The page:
The Pentagon reported the first signs yesterday that Yugoslav forces are preparing to withdraw from Kosovo, saying vehicles are moving into place to carry troops out of the embattled province.
While officials stressed that no withdrawals have begun, the preparations reinforced other indications that Yugoslavia is ready for a pullout after several days of uncertainty. The actual beginning of a pullout, in line with Belgrade's commitment last week to end its military presence in Kosovo, has been cited by NATO as the main condition for a halt to the 11-week-old bombing campaign against Yugoslavia.
If Yugoslav troops start exiting in the next day or two, Pentagon officials said, U.S. Marine and Army forces assigned to the vanguard of a peacekeeping force for Kosovo will not be ready to take up positions in the province right away. They remain at least three or four days from reaching the war zone. But a senior officer said British, French and other European forces already in Macedonia could go in first.
The Marines are still aboard three ships in the Aegean Sea off Greece, whose government has delayed unloading in the port of Thessaloniki. Defense officials expressed confidence the 1,900 Marines will be allowed to disembark soon and, once on the ground, could travel to Macedonia and then into Kosovo within 96 hours.
"The Greeks made a public statement yesterday saying that the Marines will be able to leave their ships and deploy through Thessaloniki when necessary -- that there would be no holdup. And we don't anticipate that there will be any problem," said the Pentagon spokesman, Kenneth Bacon.
Bacon announced that 1,700 Army troops in Albania with a fleet of AH-64A Apache attack helicopters will shift to Macedonia and join the Marines. The Army contingent will include eight of the 24 Apache gunships in Albania as well as paratroopers from the 82nd Airborne Division and tanks and other armor from the 1st Armored Division.
Speaking as talks resumed among senior NATO and Yugoslav military officials at a Macedonia border town, Bacon told reporters there is no evidence that any of the estimated 40,000 Yugoslav army, police and paramilitary forces in Kosovo are leaving, nor have Yugoslav troops begun to assemble for a departure. But he cited "a number of indications that the Serbs plan to withdraw," chief among them "signs that they are mobilizing vehicles and other means to transport people out."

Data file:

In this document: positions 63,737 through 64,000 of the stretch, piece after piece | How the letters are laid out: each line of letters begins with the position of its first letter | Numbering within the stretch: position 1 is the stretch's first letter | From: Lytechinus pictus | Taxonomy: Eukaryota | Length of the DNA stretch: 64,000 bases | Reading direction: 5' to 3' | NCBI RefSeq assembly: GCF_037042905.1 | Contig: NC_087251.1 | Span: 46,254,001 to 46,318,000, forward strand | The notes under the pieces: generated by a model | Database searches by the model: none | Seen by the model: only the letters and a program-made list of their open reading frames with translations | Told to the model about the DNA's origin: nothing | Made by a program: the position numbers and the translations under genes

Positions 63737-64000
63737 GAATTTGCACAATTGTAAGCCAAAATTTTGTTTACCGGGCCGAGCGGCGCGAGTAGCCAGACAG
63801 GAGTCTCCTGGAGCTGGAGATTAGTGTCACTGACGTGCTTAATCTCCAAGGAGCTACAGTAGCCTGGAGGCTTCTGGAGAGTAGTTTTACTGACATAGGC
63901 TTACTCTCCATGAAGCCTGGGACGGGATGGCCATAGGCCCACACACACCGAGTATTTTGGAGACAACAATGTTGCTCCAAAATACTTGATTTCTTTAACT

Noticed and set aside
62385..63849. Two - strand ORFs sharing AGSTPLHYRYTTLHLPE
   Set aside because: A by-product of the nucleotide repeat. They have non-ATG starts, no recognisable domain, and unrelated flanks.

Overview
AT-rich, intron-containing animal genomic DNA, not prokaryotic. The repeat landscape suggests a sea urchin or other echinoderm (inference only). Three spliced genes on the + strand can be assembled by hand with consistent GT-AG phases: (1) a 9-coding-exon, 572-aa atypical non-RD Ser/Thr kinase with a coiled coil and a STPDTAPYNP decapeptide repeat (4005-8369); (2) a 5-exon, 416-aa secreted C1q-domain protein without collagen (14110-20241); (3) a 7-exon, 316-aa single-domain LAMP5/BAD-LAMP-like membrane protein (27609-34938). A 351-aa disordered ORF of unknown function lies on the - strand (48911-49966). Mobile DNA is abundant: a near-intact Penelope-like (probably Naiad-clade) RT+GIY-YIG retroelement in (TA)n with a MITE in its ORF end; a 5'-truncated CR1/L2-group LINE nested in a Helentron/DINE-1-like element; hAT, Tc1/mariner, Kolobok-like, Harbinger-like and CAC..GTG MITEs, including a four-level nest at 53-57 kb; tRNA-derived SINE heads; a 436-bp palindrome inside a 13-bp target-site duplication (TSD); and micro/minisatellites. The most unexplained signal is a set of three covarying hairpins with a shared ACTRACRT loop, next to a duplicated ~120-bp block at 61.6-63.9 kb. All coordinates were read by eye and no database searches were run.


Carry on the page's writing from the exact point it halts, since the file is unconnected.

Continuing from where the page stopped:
Another official said U.S. intelligence intercepted communications from Yugoslav commanders ordering at least some units to make preparations to go.
"We have information that some units are being told to begin planning, not begin doing -- be ready to go, have your stuff together, know how you would do it," said the senior military officer, speaking on condition of anonymity.
U.S. officials remained somewhat vague about just when, after a Yugoslav withdrawal starts, NATO warplanes will stop bombing. Bacon said the North Atlantic Council -- NATO's political body -- will vote to suspend the air campaign once alliance officials can verify that "a certain amount of movement" has taken place. At that point, Bacon added, NATO will issue an "activation order" authorizing the peacekeeping operation, known as KFOR.
Under the withdrawal plan drafted by NATO, Bacon said, Yugoslav forces would assemble in designated areas in Kosovo, then travel on assigned routes through four exit points on the Kosovo border. "The point here is to just elaborate an orderly way for them to get out," Bacon said.
In a report to congressional leaders sent to Capitol Hill earlier this week, President Clinton disclosed that in addition to 7,000 troops the United States has committed to the NATO-led force of 50,000 in Kosovo, another 1,500 U.S. troops will be deployed in Macedonia to support units in Kosovo. Clinton also declined to put a time limit on the peacekeeping operation.
"At this point, it is not possible to determine how long NATO operations in the region will need to continue, nor how long U.S. forces will be needed to assist in refugee relief operations, and therefore how long these deployments will need to be maintained," Clinton wrote.
But the president added that after "an initial stabilization period," the peacekeeping force "will be progressively reduced as the security situation permits and local police forces are established."